September 23, 1863
---Gideon Welles muses on the current situation---that is, how Rosecrans is getting bottled up in Chattanooga, and Meade is not moving forward in Virginia, even though everyone knows that Lee is weakened to the tune of at least two of his best divisions---and how the General-in-Chief, Henry W. Halleck, appears to be doing nothing:
No offensive movements here; no assistance has been rendered Rosecrans. For four weeks the Rebels have been operating to overwhelm him, but not a move has been made, a step taken, or an order given, that I can learn. Halleck has done nothing, proposed nothing, and is now just beginning to take measures to reinforce Rosecrans. Has he the mind, energy, or any of the qualities or capabilities for the important position assigned him?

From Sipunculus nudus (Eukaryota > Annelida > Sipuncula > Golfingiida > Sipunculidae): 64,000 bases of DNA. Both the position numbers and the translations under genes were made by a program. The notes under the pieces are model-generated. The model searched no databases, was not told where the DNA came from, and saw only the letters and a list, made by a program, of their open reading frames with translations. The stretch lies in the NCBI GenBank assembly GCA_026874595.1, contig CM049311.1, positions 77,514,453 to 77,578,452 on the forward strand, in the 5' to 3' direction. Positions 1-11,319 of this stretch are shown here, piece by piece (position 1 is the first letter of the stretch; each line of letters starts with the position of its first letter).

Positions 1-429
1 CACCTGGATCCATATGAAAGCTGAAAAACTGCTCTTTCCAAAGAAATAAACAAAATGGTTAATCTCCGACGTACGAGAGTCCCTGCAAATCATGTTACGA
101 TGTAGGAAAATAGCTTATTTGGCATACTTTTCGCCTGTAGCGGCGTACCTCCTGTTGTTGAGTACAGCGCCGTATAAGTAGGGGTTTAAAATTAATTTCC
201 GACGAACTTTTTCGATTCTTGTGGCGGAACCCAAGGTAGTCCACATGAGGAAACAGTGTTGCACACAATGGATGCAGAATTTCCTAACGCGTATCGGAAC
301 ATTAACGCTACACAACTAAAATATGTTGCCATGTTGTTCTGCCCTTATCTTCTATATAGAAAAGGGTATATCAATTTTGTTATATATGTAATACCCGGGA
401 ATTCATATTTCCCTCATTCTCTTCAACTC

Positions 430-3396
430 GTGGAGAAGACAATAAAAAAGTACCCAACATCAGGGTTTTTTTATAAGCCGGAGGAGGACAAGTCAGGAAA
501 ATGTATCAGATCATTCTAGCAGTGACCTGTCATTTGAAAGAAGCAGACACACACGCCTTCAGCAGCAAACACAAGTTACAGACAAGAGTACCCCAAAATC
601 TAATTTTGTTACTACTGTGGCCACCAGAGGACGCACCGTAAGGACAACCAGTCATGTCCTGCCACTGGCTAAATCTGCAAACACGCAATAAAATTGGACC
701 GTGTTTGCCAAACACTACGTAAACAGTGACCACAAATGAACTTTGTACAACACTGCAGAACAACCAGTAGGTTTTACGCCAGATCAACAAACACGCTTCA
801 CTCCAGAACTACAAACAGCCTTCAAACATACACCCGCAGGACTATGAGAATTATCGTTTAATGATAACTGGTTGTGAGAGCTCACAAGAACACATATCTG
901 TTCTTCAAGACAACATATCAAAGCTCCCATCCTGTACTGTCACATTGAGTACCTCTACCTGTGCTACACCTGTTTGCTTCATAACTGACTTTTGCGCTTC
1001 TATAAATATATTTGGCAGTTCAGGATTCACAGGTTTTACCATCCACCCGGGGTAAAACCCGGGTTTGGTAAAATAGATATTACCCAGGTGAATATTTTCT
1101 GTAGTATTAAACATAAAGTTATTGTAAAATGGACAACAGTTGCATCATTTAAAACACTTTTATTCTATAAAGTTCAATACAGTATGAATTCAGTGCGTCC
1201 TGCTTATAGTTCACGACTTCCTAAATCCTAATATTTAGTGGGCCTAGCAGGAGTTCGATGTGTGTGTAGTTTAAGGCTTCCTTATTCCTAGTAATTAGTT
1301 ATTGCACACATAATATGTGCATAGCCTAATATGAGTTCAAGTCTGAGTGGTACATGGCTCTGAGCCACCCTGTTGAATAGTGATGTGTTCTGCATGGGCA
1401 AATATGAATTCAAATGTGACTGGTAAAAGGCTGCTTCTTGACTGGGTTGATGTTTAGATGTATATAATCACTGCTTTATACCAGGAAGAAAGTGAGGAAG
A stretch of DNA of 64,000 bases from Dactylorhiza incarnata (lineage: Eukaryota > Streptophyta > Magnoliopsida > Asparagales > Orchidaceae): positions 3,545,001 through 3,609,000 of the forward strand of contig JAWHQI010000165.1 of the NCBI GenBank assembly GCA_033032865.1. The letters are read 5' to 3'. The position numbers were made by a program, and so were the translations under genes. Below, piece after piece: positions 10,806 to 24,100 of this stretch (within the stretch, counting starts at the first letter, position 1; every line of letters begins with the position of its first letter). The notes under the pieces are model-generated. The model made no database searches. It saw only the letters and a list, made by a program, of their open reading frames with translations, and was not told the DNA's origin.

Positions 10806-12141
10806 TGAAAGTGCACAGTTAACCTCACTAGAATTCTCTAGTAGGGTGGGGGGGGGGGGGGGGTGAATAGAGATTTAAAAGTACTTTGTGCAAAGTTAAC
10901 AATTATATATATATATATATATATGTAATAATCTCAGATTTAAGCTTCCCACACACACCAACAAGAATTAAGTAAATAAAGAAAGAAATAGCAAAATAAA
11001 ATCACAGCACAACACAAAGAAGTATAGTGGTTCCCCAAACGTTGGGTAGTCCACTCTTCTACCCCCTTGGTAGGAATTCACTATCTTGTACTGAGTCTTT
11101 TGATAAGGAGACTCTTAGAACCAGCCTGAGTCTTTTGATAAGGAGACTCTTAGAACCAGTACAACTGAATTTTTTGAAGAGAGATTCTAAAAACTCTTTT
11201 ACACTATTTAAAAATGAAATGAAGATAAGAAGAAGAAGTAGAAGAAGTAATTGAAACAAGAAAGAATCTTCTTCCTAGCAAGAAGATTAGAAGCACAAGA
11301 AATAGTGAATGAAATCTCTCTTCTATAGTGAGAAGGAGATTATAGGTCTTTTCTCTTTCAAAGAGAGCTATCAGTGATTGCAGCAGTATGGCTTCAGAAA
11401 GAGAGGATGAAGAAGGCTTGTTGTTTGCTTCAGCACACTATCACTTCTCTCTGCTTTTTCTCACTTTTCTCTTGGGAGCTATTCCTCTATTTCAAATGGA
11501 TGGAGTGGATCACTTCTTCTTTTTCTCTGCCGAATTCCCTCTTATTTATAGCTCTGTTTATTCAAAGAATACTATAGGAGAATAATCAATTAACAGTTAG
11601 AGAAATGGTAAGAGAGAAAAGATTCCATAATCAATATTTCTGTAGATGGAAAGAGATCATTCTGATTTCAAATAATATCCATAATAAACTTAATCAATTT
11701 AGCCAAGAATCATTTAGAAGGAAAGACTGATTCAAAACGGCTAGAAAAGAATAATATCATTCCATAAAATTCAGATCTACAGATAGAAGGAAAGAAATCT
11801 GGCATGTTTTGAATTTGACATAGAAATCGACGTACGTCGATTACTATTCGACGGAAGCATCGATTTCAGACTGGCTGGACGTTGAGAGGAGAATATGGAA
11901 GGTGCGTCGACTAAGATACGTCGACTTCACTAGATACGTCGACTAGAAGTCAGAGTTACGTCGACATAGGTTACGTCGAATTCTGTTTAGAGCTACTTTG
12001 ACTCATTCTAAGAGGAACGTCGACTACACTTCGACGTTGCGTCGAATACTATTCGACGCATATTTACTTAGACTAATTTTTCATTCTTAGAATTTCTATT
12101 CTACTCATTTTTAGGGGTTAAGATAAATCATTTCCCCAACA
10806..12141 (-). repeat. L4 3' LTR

---In New York City, George Templeton Strong records his reactions to the news of Chickamauga:
News Monday night that Rosecrans had been badly defeated at “Chickamauga Creek,” if that’s its name, and had fallen back on Chattanooga, after a two-days’ battle. It looked like a grave disaster and perhaps it is, but later news looks better. He has certainly had a severe fight, suffered heavy loss, and encountered a serious check. But rebel dispatches speak in subdued tone. It was probably a desperate but decisive conflict, and every battle in which the rebels come short of complete victory is equivalent to a rebel defeat just now.